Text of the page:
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New Orleans Saints linebacker Demario Davis keeps the main thing, the main thing

'This platform gives me a lot of opportunities, but you've got to protect the platform'

Where, exactly, does he find the time?

New Orleans Saints linebacker Demario Davis is a devoted husband, father and man of faith whose advocacy for the underserved and civic-mindedness is as prominent as that of any athlete.

So, when does the former All-Pro do the necessary training that keeps him one of the best linebackers in the NFL? How does he prioritize?

"For me, it's keep the main thing, the main thing," Davis said Thursday. "Outside of my faith and my family, the main thing for me is my career. This platform is what I do, which allows me to be who I am. This platform gives me a lot of opportunities, but you've got to protect the platform. And so, I keep the main thing, the main thing.

"At the end of the day, making sure my body is in tip-top shape is always a main priority. Making sure I'm finding new, innovative ways to take my game to the next level. I just keep the main thing, the main thing, but at the same time, I don't get so locked into it. I'll never just be a football player. I'll always, in any space that I'm in, try to find a way to impact people. That's my teammates, that's my peers, that's my colleagues and neighbors and people in the world."

Part of his new, innovative approach this year is a different diet. Last year, he added aquatics to his workout regimen.

"I changed up my diet a little bit," he said. "I'm on a Mediterranean diet, which, playing my position, you need a lot of creatine for muscle strength. I eat a lot of quality meats and it's really just changing the grease that the meat is cooked in, making sure that it's clean, grass-fed meat or healthy-raised meat. But then, two days a week I go all plant-based and so it's like I build, and I detox.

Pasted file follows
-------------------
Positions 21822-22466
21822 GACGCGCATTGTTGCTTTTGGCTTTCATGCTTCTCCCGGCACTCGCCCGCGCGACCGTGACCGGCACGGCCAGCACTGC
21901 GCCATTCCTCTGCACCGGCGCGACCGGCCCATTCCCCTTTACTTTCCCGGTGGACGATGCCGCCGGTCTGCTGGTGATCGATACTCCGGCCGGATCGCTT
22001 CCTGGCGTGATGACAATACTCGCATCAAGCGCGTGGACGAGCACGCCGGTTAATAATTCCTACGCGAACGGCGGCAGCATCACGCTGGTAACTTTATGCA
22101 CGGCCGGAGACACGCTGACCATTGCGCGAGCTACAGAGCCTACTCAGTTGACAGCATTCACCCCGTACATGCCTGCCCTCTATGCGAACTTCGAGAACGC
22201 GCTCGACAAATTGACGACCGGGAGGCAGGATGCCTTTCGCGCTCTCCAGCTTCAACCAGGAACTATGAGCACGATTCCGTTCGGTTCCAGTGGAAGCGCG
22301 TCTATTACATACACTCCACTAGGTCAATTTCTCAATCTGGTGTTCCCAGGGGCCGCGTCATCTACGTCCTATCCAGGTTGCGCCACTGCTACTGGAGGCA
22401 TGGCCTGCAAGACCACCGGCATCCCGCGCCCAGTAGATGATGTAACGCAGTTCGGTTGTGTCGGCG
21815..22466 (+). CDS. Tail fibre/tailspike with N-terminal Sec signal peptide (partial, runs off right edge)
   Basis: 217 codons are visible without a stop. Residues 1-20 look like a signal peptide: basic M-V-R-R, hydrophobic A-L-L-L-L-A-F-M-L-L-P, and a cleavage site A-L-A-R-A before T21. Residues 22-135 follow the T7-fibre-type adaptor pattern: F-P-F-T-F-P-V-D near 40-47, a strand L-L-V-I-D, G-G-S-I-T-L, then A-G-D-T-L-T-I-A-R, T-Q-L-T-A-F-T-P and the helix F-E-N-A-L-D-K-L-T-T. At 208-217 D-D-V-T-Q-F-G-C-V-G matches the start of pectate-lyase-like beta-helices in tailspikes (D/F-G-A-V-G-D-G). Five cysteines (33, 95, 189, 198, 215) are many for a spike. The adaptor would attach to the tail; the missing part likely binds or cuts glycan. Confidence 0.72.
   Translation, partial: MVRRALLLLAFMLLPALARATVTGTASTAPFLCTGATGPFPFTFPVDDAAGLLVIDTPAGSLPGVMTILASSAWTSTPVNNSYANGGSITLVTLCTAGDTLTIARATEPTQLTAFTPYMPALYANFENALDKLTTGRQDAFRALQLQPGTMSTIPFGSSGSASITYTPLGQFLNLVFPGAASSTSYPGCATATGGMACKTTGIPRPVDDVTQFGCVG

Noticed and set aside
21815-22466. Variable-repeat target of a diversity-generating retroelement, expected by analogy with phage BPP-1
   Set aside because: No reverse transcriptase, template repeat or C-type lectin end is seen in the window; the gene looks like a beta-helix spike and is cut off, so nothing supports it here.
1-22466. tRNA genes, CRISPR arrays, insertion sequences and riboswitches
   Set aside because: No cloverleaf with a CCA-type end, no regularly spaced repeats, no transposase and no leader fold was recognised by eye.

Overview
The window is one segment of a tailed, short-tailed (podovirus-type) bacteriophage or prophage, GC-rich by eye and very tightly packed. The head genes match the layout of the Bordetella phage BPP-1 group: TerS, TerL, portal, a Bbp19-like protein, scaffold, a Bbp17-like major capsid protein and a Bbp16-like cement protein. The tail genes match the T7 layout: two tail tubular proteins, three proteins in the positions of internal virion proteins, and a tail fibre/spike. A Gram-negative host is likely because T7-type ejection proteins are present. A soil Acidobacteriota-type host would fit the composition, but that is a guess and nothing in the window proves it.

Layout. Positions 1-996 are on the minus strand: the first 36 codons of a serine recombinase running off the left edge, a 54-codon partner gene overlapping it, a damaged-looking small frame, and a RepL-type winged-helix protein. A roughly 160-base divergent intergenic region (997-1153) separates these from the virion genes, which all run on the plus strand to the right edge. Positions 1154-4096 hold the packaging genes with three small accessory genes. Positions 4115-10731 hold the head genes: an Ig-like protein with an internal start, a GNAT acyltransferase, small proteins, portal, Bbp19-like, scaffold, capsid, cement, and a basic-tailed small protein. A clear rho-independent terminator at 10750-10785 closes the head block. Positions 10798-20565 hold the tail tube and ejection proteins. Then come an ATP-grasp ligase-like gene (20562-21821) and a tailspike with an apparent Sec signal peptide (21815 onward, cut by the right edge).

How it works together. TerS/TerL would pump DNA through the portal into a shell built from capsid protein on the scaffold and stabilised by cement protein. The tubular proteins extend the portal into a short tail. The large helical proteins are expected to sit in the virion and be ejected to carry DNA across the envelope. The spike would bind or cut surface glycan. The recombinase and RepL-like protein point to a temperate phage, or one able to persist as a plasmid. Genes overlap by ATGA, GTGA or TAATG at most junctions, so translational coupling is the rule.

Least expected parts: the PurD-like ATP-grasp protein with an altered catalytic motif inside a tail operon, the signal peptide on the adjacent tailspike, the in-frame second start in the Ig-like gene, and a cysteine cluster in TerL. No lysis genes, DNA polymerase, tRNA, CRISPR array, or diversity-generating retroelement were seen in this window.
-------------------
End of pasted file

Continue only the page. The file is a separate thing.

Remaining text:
"That was quite a transition in my diet that I think is making a huge difference. I've tapped into reading my sleep a little bit different. Little things like that; when you get to this point in your career, it's a lot of little things. Continue to sharpen things that I've been doing, adding the little things that allow me to get one percent better, two percent better. I've been reading a lot of books, too, that have unlocked a lot of things mentally."

DIFFERENT, BUT GOOD: The Saints completed their three-day minicamp Thursday, work that wasn't lockstep with past minicamps, yet still productive in terms of achieving the quality they sought.

"We've kind of continued with this schedule we've been on," Coach Sean Payton said. "We're getting a lot of weight room work, a lot of conditioning. But a ton of individual-specific, technique work.

"I think sometimes when you get started in training camp and you get started in the season, you're always trying to have enough time where you're working the proper technique with your players. I think this time frame for us has really been good.

Count left tackle @TerronArmstead among the fans of the approach.

"It's been great," Armstead said Thursday. "The offseason is the time that you get better, that's the time that you try to make that jump and improve on every aspect of your game. Being able to do that in such a detailed, slow pace is extremely beneficial for young guys, extremely beneficial for coaching changes, to be able to put their footprint on what they would like to see.

"I like being able to focus on the small things. That's how you improve, doing the small things right. I'm a real big improve-during-the-offseason kind of player. That's my goal every offseason, to get better. So it's been great being able to do that."

HIGH PRAISE: Saints first-year secondary coach Kris Richard coached three All-Pros in Seattle – cornerback Richard Sherman and safeties Earl Thomas and Kam Chancellor. He likes what he sees from New Orleans cornerback Marshon Lattimore, the NFL's Defensive Rookie of the Year in 2017 and a three-time Pro Bowler.

"Incredible competitive mind-set and athleticism," Richard said. "The dude, he's a baller. That's the simplest way to put it, is that the guy's a baller."

Richard said Lattimore's areas of improvement mirror those of any player.

"Technique, consistency, is where – and that's for everybody, and that will never, ever change – so that's not him in particular," Richard said. "Everybody is technique, eye discipline, sense of urgency, key recognition, formations – all these different things like that are where we're looking to improve everyone each and every single day. But absolutely, the things that stood out about him is incredibly gifted athlete, and competitive, tough. Tough kid."


NOT JUST YET: Rookie defensive back Paulson Adebo, the Saints' third-round pick, has been working at nickel and corner. Adebo opted out last season at Stanford and hasn't played since the 2019 college season. It's early, but he's ready to put the pads on.

"I haven't played in a year and some change now, so just kind of champing at the bit," he said. "Can't wait to get out there in pads and compete. I love the game of football so not being able to compete for the last year was tough, but I'm glad I can be out here with a good organization and give myself a chance to succeed."

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